The Americans with Disabilities Act (“ADA”) requires public businesses to provide equal access to their venues for persons with disabilities. Under Subchapter III of the ADA, such public establishments include, among others, restaurants, movie theaters, stores, and places of education. Now, the increases in businesses that operate exclusively online, without a physical location, call the reach of the ADA into dispute.
In June 2012, the United States District Court for the District of Massachusetts decided this issue of first impression in National Association of the Deaf v. Netflix, Inc. The court held that the ADA applies to businesses that operate exclusively on the Internet. The National Association of the Deaf sued Netflix, Inc., arguing that by failing to provide closed captioning for all of its content, Netflix was in violation of the ADA. Netflix, Inc. argued that it was not required to provide disability access to its site because it was not a “place of public accommodation” within the meaning of the ADA. The court based its opinion on the public policy underlying the ADA, which aims to provide equal access to public amenities for persons with disabilities. With the exponential rise in online businesses, the court found that it was within this public policy to allow persons with disabilities to access these sites alongside other members of society. One month later, the United States District Court for the Northern District of California reached the opposite conclusion in Cullen v. Netflix, Inc. In this case, the court looked to its prior decisions and held that the ADA’s reach is limited to public establishments with “physical structures.” These two opposite holdings show that the nature and reach of the ADA, as it pertains to online businesses, has not been solidified yet.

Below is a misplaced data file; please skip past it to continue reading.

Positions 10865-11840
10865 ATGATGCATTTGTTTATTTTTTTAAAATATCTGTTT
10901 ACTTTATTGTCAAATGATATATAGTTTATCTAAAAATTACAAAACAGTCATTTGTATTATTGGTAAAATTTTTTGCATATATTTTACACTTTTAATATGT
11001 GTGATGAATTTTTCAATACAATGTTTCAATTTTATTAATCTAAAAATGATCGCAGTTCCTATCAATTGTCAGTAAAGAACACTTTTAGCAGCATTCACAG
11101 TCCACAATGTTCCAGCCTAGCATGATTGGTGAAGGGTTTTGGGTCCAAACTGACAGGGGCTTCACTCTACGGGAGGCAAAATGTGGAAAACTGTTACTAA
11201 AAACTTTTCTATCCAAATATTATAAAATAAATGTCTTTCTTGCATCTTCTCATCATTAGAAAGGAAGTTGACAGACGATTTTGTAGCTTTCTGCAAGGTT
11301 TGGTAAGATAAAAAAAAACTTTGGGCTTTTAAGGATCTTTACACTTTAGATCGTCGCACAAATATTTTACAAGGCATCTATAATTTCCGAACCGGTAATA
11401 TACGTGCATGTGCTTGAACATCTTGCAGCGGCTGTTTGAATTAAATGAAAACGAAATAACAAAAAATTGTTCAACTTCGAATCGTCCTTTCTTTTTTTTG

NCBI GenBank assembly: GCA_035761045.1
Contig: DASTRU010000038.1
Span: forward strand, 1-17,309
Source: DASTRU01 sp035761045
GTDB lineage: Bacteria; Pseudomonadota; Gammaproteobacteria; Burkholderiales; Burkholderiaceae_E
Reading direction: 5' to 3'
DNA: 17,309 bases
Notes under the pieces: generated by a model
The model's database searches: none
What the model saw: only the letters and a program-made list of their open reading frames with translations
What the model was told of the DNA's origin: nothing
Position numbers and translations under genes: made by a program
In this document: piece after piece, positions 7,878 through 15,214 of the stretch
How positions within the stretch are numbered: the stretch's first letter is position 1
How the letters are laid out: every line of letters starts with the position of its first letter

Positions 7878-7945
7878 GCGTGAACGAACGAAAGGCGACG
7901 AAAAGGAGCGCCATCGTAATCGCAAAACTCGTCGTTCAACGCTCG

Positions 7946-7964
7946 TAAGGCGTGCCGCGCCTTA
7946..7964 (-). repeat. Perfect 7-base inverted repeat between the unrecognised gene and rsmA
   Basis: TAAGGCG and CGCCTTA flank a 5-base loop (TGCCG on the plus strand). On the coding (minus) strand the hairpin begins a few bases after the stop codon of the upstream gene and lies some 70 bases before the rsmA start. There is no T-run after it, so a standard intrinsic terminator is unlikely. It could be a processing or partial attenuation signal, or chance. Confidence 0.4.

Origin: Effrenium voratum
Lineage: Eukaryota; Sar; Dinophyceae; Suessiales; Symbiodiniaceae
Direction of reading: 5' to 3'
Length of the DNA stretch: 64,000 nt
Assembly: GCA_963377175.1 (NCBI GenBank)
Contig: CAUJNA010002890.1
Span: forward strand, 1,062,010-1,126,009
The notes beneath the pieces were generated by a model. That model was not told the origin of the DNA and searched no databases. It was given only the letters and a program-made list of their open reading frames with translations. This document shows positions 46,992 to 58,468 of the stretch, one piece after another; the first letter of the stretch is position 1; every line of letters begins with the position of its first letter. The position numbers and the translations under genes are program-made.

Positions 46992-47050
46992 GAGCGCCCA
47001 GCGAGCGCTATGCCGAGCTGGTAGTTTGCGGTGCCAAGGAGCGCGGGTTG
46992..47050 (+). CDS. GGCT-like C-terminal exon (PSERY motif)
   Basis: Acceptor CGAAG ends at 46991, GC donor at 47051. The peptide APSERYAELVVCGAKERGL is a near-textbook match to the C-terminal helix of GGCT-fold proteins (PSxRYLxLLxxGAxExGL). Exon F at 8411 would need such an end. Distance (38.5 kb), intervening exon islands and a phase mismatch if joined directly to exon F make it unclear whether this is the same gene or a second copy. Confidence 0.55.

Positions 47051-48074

The Department of Justice has reviewed the ADA and provided regulations and guidelines for accessible website designs. For example, business can make their sites accessible to persons with disabilities by adopting a simple page layout throughout the site. This makes it especially easier for visitors with visual impairments to locate information quickly and easily. Websites may also provide transcriptions for any video or audio on the site for visitors with hearing impairments. Finally, websites may improve accessibility for persons with disabilities by inviting such visitors to notify website managers of ways to improve site accessibility. Nonetheless, in the absence of a binding uniform standard for website access, the reach of the ADA towards online businesses is still very much in the hands of courts in their individual jurisdictions.
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